Cheers! ~ Cindy

Posted in Regional Wines, Sparkling Tastes, Wine Reviews | Tagged , , , Leave a comment

Blog Post DividerFINAL.png

Required Reading – Wine Folly: The Essential Guide to Wine

Justin Hammack, founder, and Madeline Puckette, the creative wine guru of one of my favorite sites, Wine Folly, have written a book that everyone should be required to read – Wine Folly: The Essential Guide to Wine. From wine newbies to seasoned sommeliers, what’s there not to love about this easily understood, incredibly informative, thorough, and unpretentious guidebook? Nothing! This book answers the wine questions you never even knew you had!

Wine Folly: The Essential Guide to Wine
Fundamentals of wine include the basics (everyone’s favorite subject, sulfites, is addressed), tasting tips so you can assess the profile of a wine like the pros, how to handle your wine (what is “room temperature” anyway?), and food and wine pairing suggestions…all are made surprisingly fascinating. The many styles of wine, from sparkling to aromatic white wine to full bodied red wine to dessert wine, are explained with detailed and straightforward charts. Each wine’s flavor profile, list of regions where it is grown, and food pairings are written in such a vivid way that you’ll refer to this book again and again. I love the section about the wine regions of the world where you can find maps, top wines in those regions, terms, and answers to those questions that have been bothering you for awhile. Seriously, you’ll finally be able to figure out where Chateauneuf-du-Pape is located and what the heck GSM really means.

Wine Folly: The Essential Guide to Wine
But how did these two innovative authors make a complex subject so explicit? My new favorite must-have is written for the visual you with comprehensive, colorful infographics, twenty detailed wine maps, charts and narratives, bullet points identifying succinct facts, easily readable fonts that I love (yes, I’m also a font freak…), and chapter headings that actually make sense. Wine Folly: The Essential Guide to Wine includes links to how-to-videos, a plethora of articles, resources, and more.

Wine Folly: The Essential Guide to Wine
After reading this book, you’ll be wine literate but not a wine snob (whew!). You’ll be able to pronounce the name of a wine correctly (Claret is Claire-ette), navigate a wine list so you’re able to choose a new favorite, and have a meaningful conversation about the fruit of the vine without embarrassing yourself(you’ll now learn what tannins really are…). And so much more!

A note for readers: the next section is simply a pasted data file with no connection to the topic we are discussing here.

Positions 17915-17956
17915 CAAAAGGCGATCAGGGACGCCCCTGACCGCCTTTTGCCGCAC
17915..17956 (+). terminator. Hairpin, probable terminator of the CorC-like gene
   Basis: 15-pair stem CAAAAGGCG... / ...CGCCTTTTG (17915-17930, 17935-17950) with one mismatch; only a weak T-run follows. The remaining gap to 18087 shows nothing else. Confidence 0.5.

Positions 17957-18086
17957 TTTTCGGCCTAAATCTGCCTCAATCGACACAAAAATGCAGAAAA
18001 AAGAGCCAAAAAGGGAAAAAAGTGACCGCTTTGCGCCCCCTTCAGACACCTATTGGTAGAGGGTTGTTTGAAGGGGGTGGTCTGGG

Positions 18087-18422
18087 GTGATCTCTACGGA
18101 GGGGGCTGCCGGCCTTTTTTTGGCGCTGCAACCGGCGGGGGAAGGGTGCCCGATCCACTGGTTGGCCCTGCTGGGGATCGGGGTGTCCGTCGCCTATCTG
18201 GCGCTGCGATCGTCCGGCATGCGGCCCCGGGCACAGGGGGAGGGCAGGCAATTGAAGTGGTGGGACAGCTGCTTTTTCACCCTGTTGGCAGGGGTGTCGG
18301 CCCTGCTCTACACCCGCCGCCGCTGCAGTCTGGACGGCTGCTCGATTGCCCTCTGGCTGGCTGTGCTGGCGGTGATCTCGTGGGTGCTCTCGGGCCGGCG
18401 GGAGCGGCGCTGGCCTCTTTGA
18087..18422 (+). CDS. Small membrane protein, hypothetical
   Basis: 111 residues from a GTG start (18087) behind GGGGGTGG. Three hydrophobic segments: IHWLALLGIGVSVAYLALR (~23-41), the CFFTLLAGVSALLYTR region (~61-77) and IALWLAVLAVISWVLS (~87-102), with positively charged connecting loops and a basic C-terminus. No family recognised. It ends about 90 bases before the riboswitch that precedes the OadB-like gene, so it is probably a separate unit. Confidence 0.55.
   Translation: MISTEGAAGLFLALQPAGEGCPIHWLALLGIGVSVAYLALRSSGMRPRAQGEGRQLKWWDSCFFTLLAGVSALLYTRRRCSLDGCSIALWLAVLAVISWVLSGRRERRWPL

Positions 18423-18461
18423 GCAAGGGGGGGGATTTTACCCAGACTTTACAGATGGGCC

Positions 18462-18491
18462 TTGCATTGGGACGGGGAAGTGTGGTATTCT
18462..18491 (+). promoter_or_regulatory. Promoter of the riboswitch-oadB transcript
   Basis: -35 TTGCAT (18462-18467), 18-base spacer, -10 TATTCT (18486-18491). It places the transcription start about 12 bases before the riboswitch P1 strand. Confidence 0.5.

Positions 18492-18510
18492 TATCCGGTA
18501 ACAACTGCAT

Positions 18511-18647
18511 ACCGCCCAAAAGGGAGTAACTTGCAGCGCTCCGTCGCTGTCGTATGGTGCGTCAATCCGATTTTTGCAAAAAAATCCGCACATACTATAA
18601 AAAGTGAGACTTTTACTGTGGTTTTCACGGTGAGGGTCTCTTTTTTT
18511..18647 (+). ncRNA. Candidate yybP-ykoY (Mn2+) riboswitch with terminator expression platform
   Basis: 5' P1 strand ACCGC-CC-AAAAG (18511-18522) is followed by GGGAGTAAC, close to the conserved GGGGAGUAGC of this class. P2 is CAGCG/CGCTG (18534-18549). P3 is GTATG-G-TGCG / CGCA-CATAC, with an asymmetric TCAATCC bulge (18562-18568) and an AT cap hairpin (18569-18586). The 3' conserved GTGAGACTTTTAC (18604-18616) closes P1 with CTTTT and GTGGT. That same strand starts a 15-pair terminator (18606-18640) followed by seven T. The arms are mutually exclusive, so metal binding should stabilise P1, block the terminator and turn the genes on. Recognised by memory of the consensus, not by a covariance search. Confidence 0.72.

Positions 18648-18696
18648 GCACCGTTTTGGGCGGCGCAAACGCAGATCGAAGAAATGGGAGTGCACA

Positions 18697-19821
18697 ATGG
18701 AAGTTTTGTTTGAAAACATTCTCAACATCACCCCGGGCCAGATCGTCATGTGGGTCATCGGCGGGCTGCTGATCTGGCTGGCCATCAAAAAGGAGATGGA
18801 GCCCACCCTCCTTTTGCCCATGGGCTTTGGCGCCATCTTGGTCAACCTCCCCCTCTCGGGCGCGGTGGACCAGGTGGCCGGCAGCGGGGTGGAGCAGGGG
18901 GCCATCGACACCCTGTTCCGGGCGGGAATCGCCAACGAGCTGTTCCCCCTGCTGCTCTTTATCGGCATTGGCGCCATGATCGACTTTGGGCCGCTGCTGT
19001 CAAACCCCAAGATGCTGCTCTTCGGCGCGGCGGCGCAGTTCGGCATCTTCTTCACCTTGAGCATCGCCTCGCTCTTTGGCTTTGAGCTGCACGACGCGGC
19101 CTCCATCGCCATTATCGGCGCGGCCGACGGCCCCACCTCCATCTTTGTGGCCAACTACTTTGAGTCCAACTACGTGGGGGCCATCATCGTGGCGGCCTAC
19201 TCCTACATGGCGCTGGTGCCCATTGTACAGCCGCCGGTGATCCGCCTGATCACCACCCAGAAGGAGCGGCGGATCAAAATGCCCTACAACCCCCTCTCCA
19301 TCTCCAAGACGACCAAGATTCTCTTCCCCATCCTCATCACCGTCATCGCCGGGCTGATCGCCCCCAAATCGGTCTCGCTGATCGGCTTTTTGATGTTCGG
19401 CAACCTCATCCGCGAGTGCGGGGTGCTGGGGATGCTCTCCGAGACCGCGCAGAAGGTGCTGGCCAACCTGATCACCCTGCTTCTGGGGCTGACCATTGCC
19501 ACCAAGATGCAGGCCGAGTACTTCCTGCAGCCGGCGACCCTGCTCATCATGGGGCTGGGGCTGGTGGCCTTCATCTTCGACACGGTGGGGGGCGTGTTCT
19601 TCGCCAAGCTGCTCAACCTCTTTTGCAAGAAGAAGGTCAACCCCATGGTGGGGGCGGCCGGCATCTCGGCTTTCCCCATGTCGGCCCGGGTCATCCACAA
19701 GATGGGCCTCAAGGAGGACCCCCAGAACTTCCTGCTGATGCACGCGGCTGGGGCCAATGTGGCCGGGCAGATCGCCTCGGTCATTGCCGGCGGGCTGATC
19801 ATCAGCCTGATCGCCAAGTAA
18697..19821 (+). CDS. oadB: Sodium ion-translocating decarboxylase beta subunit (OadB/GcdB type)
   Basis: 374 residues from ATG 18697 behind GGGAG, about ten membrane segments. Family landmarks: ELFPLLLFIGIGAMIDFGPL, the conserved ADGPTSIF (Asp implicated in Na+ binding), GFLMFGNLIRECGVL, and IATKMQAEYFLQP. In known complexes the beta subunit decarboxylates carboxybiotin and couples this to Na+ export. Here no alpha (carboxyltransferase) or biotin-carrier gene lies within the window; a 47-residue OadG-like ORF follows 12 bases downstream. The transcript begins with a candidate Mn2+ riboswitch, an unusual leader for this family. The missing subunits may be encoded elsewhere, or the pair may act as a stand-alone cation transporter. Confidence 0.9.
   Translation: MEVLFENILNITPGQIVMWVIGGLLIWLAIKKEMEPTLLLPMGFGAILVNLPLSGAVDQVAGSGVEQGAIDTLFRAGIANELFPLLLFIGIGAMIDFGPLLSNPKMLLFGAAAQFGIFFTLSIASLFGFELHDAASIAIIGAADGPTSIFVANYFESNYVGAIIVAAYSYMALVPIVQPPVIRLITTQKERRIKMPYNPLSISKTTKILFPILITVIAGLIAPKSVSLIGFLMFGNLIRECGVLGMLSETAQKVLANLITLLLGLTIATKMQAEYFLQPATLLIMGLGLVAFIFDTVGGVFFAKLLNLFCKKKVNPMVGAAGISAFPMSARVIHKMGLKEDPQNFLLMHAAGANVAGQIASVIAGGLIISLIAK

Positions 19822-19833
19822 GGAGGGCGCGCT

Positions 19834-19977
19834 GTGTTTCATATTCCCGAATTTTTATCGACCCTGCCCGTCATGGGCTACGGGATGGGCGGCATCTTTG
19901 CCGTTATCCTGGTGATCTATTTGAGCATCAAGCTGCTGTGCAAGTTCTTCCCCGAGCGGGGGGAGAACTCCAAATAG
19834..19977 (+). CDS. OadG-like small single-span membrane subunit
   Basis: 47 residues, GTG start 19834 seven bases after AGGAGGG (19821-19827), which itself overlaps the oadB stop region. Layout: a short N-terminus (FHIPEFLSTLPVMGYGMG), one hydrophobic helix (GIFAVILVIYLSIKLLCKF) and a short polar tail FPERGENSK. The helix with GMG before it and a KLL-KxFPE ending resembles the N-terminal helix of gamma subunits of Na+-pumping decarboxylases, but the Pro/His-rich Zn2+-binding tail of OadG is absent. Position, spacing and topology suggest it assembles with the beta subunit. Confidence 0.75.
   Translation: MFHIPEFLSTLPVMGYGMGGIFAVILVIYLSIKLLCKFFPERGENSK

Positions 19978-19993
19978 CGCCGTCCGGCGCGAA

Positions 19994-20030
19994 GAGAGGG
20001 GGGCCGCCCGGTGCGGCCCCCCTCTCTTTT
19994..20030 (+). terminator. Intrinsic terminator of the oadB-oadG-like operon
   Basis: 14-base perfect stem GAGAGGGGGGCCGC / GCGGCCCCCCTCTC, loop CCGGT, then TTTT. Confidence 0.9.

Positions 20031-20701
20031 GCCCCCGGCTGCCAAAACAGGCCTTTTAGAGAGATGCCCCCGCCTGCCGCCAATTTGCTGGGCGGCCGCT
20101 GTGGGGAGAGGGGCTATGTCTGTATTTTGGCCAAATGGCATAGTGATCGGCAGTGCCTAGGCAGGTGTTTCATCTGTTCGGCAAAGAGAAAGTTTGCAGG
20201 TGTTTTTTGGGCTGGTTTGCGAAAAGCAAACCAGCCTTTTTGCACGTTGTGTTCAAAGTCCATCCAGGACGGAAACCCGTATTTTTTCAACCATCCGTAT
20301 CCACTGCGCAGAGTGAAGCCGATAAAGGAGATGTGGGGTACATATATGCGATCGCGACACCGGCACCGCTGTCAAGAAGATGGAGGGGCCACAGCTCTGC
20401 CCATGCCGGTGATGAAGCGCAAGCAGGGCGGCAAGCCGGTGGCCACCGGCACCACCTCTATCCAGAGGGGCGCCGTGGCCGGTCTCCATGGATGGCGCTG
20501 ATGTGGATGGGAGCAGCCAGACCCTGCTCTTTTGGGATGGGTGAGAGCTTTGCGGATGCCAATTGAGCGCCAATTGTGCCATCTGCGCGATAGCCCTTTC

Perfect to give for someone’s birthday, to your favorite host or hostess, or to share “just because”, you can bet that Wine Folly: The Essential Guide to Wine book will be on my site’s annual holiday gift guide in December. Just don’t forget to purchase one for yourself for $25 at Amazon.com, Barnes and Noble, Nook, and more. Check out the links here.

Madeline and Justin have made wine knowledge accessible without intimidation. Interesting and entertaining, Wine Folly: The Essential Guide to Wine must be in your hand…the one that is not already holding the wine glass!

Cheers ~ Cindy

Note: Thank you to Madeline Puckette for graciously sending me a complimentary copy of Wine Folly: The Essential Guide to Wine for review. I love it! ~

Posted in Product Reviews, Random Thoughts, Tasting Techniques, Thinking Out of the Box, Wine Connoisseurs, Wine School | 1 Comment


One Response to “Required Reading – Wine Folly: The Essential Guide to Wine”
show comments ⇓

  1. I can definitely see that you are a font freak!!

Blog Post DividerFINAL.png

Why You Need to Follow the Seneca Lake Wine Trail (and why I’ll return…)

Finger Lakes Wine Region

The Seneca Lake Wine Trail

I have travelled many paths but until this summer, never the Seneca Lake Wine Trail where history, beauty, and award winning wines are found in the Finger Lakes region of New York. Prior to the annual Wine Bloggers Conference held in the area this past August, I participated on an excursion to the Seneca Lake Wine Trail where warm greetings and unbridled enthusiasm from winemakers, wine growers, and winery owners matched those of the fifty wine loving bloggers from around the world. Our mission was to learn as much as we could about the region, the people, and of course, the wines.